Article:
JP van Paridon, PhD

 619 536 6806
vanparidon@wisc.edu
github.com/jvparidon
linkedin.com/in/jp-van-paridon
jvparidon.io/resume

Profile

I am a behavioral data scientist and computational cognitive scientist with a background in language sciences. In very general terms, my work uses online and in-person experiments and large public datasets to inform statistical and computational models of human cognition and behavior. My work has been published in top journals in psychology and linguistics and presented at international scientific conferences.

Employment

Postdoctoral Researcher, University of Wisconsin-Madison, 2020-present.

I work on “Learning from Language”, a project investigating how we leverage other people’s language use to learn about the meaning of words and how to correctly use those words in context. I collect behavioral data using online experiments and analyze them using statistical techniques including multilevel regression models, dimensionality reduction, and clustering algorithms. I also use and modify NLP models like word2vec and BERT to gain a better understanding of language learning mechanisms.

PhD Candidate, Max Planck Institute for Psycholinguistics, the Netherlands, 2015-2019.

Athletic Director, ALSRV Asopos de Vliet (Leiden University Rowing Club), 2013-2014.

Education

Open source software

I am the lead developer and maintainer of lmerMultiMember, an R package for modeling multiple membership random effects in (generalized) linear mixed effects models.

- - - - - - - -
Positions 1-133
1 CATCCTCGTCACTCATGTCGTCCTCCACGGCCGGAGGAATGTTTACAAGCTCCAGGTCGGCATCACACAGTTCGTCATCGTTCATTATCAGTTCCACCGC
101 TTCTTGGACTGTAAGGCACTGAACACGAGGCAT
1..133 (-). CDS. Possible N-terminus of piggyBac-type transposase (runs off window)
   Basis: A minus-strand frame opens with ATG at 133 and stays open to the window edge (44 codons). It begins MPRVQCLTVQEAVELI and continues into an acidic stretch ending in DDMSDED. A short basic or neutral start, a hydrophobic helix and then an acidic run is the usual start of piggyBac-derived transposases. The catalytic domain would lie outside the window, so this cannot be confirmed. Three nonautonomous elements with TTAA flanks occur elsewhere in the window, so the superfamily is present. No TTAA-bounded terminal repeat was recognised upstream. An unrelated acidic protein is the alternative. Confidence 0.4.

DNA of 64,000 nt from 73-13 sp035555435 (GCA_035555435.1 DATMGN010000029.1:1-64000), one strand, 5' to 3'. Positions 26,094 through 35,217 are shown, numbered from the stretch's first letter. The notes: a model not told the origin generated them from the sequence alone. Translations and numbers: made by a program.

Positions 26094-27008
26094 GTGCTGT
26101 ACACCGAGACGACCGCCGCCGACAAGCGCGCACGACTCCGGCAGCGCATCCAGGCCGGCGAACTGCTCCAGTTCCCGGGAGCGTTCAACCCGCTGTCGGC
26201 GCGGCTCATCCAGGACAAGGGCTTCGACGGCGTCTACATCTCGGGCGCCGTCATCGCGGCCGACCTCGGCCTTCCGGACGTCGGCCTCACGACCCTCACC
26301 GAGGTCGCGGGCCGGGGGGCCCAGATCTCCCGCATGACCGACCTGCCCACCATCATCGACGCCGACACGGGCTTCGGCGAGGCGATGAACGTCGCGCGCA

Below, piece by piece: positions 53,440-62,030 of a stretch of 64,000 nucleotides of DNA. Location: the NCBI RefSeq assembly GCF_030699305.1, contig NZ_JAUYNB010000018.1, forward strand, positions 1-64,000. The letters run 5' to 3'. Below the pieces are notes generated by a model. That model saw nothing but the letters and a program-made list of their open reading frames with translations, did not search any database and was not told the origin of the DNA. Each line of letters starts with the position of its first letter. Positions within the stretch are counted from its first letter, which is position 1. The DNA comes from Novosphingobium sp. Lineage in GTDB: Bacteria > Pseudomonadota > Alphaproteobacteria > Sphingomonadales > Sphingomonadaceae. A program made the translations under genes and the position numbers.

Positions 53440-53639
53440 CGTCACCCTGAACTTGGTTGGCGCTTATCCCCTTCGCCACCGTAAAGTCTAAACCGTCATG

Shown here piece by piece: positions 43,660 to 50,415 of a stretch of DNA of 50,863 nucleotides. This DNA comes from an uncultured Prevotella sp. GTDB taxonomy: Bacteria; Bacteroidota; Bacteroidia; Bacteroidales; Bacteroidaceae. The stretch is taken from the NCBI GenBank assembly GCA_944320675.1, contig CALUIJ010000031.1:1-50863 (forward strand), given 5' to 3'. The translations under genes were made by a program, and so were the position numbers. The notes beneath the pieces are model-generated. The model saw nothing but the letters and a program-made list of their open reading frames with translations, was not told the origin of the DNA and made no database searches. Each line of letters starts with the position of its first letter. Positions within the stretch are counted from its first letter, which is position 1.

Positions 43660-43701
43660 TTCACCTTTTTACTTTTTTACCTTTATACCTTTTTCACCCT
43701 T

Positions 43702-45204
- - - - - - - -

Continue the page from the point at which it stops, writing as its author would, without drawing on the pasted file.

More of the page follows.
Skills

Published papers

  1. J. van Paridon & G. Lupyan (2022). Implicit communication of word meaning through co-occurrence. Proceedings of the Joint Conference on Language Evolution. [pdf]
  2. G. Montero-Melis, J. van Paridon, M. Ostarek, & E. Bylund (2022). No evidence for embodiment: The motor system is not needed to keep action verbs in working memory. Cortex. [pdf][doi]
    For this project, we developed a sequential testing framework using Bayesian multilevel regression models to efficiently sample participants without violating statistical assumptions. I also integrated a Python interface for a MIDI drumkit into our behavioral experiment protocol as a cheap and effective way to track motor activity in participants' hands and feet.
  3. M. Arunkumar, J. van Paridon, M. Ostarek, & F. Huettig (2021). Do illiterates have illusions? A conceptual (non) replication of Luria (1976). Journal of Cultural Cognitive Science. [pdf][doi]
  4. J. van Paridon, Q. Liu, & G. Lupyan (2021). How do blind people know that blue is cold? Distributional semantics encode color-adjective associations. Proceedings of the Annual Meeting of the Cognitive Science Society. [pdf][doi]
    For this project, I used a variety of NLP and statistical techniques to demonstrate that color knowledge in both blind and sighted people can be predicted from word embeddings. I also reworked the original word2vec algorithm to gain access to word embeddings during model training and track how specific sentences in the training corpus affect the final state of the embedding model.
  5. J. van Paridon, M. Ostarek, M. Arunkumar, & F. Huettig (2021). Does neuronal recycling result in destructive competition? The influence of learning to read on the recognition of faces. Psychological Science. [pdf][doi]
    In this project, I used Bayesian multilevel regression models to analyze behavioral data collected from illiterate participants to show that acquiring literacy does not degrade performance on other visual tasks (a claim that had been made repeatedly in the literature in prior years).
  6. J. van Paridon & B. Thompson (2021). subs2vec: Word embeddings from subtitles in 55 languages. Behavior Research Methods. [pdf][doi]